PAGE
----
Operating manual omission led to overturned boat, injured worker

| Nov 25, 2020 | Maritime Law |

Louisiana is a hotbed for maritime work because of its location and the prevalence of the oil industry. With the types of tasks that workers are required to do, it is imperative that safety requirements are followed. The basic responsibility for this is generally with the company. When there is a mistake, accidents can happen with damage and the potential for worker injury and death. A part of assessing these incidents is based on the state and federal agencies and their investigations. Those who have been impacted should be cognizant of these reports as they might be important in a legal filing for compensation.

NTSB says procedural error led to accident

One accident in which a worker was injured was found to be due to a problem with its preloading. The accident happened in September 2019. The National Transportation Safety Board (NTSB) recently presented its report saying that the lift boat overturned because there was an absence of guidance on how to adapt to the crane shifting positions during lifting. The boom (the arm of the crane) had been horizontal. It went vertical and the center of gravity moved causing the lift boat to flip.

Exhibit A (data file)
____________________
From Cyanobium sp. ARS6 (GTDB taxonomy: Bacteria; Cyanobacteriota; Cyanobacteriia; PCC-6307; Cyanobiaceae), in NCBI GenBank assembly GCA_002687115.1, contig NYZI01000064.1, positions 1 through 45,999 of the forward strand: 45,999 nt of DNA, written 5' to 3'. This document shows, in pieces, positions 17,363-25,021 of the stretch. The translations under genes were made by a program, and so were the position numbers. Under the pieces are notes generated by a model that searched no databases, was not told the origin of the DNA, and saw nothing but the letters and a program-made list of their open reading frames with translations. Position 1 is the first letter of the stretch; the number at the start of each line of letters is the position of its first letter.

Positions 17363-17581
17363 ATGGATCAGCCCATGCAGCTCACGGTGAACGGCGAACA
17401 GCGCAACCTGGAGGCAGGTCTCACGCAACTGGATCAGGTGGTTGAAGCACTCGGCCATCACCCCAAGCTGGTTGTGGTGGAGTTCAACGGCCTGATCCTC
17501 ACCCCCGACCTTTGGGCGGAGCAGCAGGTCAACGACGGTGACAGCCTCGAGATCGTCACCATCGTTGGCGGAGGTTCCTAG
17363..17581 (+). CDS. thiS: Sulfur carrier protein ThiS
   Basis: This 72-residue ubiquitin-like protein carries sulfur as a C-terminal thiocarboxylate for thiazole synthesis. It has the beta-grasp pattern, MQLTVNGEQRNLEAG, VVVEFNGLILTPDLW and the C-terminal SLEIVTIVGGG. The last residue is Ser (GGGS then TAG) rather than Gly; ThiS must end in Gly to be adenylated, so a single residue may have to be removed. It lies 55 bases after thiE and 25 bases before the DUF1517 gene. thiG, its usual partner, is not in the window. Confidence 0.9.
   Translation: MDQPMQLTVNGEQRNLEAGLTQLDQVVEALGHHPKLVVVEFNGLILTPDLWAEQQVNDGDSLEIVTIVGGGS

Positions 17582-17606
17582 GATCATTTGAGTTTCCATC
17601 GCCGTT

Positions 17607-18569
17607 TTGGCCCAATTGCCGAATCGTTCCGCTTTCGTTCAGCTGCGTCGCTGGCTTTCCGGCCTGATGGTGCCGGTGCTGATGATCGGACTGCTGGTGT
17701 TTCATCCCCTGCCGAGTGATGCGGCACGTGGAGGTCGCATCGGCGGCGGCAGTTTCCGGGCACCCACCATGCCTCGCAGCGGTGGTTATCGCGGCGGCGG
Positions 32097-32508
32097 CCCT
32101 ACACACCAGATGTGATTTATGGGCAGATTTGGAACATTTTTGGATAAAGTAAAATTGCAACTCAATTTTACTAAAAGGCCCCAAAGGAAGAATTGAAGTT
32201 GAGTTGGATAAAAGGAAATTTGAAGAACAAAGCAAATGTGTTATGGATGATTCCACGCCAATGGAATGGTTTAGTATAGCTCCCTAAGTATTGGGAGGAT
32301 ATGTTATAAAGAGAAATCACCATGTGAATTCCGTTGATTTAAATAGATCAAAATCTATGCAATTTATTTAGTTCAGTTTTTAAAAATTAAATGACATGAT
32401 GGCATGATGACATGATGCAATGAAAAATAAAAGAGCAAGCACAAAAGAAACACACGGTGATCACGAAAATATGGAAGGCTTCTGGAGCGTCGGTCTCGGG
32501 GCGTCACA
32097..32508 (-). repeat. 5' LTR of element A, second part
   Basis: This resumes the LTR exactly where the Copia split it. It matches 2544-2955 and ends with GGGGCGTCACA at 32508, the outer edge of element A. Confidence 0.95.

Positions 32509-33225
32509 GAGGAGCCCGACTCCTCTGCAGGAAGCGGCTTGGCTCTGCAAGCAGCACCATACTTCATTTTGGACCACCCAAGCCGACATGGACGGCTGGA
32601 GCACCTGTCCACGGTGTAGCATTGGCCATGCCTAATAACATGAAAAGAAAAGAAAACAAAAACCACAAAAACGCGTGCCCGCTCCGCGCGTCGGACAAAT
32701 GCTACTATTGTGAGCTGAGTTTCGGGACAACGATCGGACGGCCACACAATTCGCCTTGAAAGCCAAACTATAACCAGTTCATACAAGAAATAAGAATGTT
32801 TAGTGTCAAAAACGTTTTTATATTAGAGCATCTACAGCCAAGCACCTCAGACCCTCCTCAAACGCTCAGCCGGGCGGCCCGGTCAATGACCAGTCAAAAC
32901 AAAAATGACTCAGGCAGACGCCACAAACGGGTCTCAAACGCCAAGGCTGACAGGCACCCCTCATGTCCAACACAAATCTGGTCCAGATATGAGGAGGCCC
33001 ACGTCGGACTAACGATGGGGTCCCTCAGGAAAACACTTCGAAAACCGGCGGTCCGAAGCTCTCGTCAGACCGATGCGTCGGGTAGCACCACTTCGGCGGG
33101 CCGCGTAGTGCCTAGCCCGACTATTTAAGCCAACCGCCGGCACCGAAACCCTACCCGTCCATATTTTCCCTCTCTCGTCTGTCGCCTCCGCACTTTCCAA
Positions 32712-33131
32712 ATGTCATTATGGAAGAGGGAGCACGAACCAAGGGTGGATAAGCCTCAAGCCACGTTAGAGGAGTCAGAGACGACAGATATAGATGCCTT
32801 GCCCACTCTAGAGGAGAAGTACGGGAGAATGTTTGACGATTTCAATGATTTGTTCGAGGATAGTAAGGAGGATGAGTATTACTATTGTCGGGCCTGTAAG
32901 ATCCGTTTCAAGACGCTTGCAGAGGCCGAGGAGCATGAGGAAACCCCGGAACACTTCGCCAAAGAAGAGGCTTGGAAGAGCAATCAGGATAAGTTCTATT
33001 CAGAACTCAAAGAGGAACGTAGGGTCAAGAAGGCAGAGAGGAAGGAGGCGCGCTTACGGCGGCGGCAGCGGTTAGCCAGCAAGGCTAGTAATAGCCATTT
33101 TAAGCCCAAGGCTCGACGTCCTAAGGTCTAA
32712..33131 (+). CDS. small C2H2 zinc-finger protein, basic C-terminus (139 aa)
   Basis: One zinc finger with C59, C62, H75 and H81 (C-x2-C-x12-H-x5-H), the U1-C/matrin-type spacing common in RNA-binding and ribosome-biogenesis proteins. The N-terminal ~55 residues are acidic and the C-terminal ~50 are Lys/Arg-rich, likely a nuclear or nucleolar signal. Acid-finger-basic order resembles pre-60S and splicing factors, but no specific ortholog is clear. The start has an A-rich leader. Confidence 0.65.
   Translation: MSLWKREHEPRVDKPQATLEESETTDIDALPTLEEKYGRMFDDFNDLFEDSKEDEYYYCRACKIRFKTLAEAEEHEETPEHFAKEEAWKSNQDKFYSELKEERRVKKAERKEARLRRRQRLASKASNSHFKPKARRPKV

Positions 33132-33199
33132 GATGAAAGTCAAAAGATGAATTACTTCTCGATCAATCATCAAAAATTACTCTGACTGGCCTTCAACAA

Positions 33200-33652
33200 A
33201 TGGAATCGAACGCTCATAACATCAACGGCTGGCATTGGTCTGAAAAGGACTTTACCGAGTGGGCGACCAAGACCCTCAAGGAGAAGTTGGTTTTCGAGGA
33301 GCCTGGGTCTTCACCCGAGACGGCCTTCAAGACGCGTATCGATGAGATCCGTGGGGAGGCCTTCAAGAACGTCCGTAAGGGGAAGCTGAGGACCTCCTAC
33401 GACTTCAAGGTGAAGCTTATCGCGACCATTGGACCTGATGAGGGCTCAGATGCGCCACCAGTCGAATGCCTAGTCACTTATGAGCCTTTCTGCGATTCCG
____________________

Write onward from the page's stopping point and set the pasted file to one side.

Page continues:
The operating manual did not have information for how to address position changes with the crane boom. With that, the captain made a mistake that led to one of three workers on the vessel being injured, 120 gallons of diesel fuel being released, and the total loss of the vessel costing $750,000.

Understanding the Jones Act after maritime accidents is key

Because working on the water can be risky, it is critical that employers and their crews understand how to perform their jobs. If mistakes are made when detailing adequate procedures or employees make errors that lead to accidents and injuries, it can be a fundamental part of injured workers being compensated under the Jones Act. The Jones Act is a federal law for maritime employees and is not connected to workers’ compensation benefits. Employers are responsible if there is a lack of training, equipment is faulty or damaged or not provided, or decks are not maintained.

Since the NTSB found that the manual did not account for position changes in the crane boom and that sparked the accident, this could be essential in this or in future accidents. When there is a maritime law violation, those who have been hurt or lost a loved one who was working on the water are wise to have legal advice to recover compensation for all they have lost. A firm with experience in maritime cases may be able to help.